I was recently re-reading one of my favorite books published this year. In order to avoid spoiling it for anyone, I’ll omit the title, but one of the plot lines hinges on a rather large coincidence: two characters who weren’t previously acquainted meet and form a connection in a town where neither is supposed to be, thus setting the rest of the plot in motion.
There’s a time when this would have annoyed me. When I was in high school and first read Dickens, I turned into a rant-y, whiny beast as only a fifteen-year-old can. “What,” I seethed, “are the odds that Darnay and Carton would be doppelgängers! Not to mention that Lucie’s father unknowingly condemned the family of her intended! What are the flipping odds!”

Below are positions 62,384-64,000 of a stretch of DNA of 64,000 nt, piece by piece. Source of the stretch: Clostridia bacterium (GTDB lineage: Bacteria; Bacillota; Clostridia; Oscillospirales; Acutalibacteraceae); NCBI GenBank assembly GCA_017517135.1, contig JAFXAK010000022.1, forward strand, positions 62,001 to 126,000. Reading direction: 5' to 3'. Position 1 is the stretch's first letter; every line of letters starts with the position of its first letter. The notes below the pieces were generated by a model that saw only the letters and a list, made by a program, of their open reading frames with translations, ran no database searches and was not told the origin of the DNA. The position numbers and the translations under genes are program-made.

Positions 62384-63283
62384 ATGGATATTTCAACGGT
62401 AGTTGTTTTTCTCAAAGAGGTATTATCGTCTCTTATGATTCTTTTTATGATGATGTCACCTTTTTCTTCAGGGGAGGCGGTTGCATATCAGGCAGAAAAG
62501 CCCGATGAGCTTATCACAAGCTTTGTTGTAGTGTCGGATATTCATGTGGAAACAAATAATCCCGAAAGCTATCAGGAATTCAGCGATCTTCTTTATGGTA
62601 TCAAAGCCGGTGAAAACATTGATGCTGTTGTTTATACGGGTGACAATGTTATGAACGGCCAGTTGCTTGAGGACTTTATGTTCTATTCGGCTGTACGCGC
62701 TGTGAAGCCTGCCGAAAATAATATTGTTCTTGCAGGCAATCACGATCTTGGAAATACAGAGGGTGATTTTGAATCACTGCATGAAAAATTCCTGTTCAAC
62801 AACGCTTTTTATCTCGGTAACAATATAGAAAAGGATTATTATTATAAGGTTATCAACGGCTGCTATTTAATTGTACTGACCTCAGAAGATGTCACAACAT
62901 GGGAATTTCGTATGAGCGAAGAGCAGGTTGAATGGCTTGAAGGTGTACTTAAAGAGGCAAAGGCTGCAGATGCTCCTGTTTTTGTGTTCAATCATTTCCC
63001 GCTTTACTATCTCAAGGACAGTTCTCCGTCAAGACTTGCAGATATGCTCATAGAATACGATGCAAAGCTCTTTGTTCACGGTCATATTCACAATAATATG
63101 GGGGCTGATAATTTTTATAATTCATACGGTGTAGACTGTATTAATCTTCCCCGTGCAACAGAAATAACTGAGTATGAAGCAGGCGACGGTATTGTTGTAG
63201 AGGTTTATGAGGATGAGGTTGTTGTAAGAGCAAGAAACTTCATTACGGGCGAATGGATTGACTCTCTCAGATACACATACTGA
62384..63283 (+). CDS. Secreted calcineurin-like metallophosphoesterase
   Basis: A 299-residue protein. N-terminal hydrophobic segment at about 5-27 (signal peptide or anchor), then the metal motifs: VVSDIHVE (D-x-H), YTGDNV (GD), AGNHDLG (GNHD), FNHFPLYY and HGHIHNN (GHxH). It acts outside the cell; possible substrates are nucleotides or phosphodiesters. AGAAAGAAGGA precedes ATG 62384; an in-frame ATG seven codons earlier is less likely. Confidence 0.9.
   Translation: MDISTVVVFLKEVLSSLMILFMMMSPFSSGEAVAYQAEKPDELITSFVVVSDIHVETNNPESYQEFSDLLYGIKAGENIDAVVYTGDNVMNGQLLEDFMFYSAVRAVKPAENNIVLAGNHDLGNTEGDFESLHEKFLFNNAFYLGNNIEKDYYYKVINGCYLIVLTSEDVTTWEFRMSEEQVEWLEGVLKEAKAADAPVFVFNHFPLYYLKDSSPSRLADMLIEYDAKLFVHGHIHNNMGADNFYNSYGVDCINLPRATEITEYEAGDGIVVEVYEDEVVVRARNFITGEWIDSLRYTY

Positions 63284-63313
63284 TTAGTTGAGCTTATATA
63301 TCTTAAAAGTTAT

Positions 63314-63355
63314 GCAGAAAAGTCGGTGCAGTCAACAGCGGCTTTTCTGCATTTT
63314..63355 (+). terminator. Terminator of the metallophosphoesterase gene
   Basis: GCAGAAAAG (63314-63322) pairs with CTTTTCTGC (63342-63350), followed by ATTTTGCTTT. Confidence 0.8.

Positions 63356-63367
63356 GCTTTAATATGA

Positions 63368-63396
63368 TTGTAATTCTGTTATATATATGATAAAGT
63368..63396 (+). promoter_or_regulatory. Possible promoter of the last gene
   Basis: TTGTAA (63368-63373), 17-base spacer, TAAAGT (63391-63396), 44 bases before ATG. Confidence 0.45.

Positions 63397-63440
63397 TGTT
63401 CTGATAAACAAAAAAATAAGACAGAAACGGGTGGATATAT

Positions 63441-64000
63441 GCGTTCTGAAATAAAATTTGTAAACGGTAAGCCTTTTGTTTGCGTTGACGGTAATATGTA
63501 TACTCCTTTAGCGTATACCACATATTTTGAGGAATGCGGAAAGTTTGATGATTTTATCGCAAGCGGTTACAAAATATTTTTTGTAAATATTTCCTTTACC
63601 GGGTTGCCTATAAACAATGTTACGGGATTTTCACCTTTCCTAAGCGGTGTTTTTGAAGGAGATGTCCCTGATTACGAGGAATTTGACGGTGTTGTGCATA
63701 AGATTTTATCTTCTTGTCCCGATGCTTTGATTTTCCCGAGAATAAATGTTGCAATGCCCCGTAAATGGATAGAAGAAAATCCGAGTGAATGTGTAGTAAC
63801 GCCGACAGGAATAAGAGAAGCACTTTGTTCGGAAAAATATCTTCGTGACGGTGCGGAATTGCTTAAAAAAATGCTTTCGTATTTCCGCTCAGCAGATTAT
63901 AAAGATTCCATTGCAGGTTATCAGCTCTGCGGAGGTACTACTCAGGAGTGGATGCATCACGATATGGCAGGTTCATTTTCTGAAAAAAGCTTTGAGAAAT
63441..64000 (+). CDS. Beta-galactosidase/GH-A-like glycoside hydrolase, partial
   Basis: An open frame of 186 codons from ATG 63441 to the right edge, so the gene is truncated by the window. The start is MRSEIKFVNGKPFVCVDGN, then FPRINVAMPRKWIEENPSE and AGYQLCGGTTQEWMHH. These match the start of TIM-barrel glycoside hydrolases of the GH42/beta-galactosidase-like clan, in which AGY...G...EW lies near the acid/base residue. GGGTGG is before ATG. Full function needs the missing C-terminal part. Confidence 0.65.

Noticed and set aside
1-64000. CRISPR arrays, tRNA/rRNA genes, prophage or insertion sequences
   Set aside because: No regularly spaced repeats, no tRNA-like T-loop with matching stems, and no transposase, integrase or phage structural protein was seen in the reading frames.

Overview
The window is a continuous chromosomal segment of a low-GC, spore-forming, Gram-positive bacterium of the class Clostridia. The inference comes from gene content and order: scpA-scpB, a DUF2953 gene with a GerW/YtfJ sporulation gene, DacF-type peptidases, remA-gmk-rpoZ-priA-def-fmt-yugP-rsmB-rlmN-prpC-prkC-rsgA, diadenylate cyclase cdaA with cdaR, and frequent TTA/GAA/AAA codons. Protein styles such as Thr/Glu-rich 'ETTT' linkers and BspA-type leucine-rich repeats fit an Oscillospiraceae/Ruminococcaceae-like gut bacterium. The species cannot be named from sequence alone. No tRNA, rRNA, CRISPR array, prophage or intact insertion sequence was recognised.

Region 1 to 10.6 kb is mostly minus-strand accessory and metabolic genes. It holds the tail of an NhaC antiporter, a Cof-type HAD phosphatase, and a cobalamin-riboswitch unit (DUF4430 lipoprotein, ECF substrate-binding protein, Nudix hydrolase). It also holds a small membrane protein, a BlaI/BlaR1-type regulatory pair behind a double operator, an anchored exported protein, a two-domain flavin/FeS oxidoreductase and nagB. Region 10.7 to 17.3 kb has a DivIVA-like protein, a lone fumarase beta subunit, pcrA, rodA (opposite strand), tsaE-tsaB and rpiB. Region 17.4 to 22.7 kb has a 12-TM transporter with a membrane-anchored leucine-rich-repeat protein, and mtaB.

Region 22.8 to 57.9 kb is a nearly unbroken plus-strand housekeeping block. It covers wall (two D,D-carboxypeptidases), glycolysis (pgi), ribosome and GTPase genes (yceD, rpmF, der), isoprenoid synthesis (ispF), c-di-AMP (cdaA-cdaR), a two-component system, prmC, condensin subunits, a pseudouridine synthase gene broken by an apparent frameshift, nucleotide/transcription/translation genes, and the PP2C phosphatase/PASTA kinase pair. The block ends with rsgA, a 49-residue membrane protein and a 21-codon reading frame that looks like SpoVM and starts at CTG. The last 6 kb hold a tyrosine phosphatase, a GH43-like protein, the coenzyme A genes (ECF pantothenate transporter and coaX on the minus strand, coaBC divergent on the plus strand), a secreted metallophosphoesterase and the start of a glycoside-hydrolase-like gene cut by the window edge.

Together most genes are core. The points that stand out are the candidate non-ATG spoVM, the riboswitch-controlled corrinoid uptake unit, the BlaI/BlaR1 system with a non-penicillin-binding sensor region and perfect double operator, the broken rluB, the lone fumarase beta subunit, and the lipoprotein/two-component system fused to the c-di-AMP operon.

Obviously, A Tale of Two Cities was the source of my initial ire with Dickens. We won’t even acknowledge the time I read Oliver Twist, though certainly the people I complained to loudly and longly have not forgotten it.
It took until graduate school for me to understand that Dickens wasn’t just commenting on the presence of coincidence in real life (the Sacagawea meeting her brother coincidence still astonishes me; talk about long odds) or indulging in some sloppy plotting. No, in placing coincidence at the center of his books, Dickens was using the sentimental to comment on the interrelated state of humanity.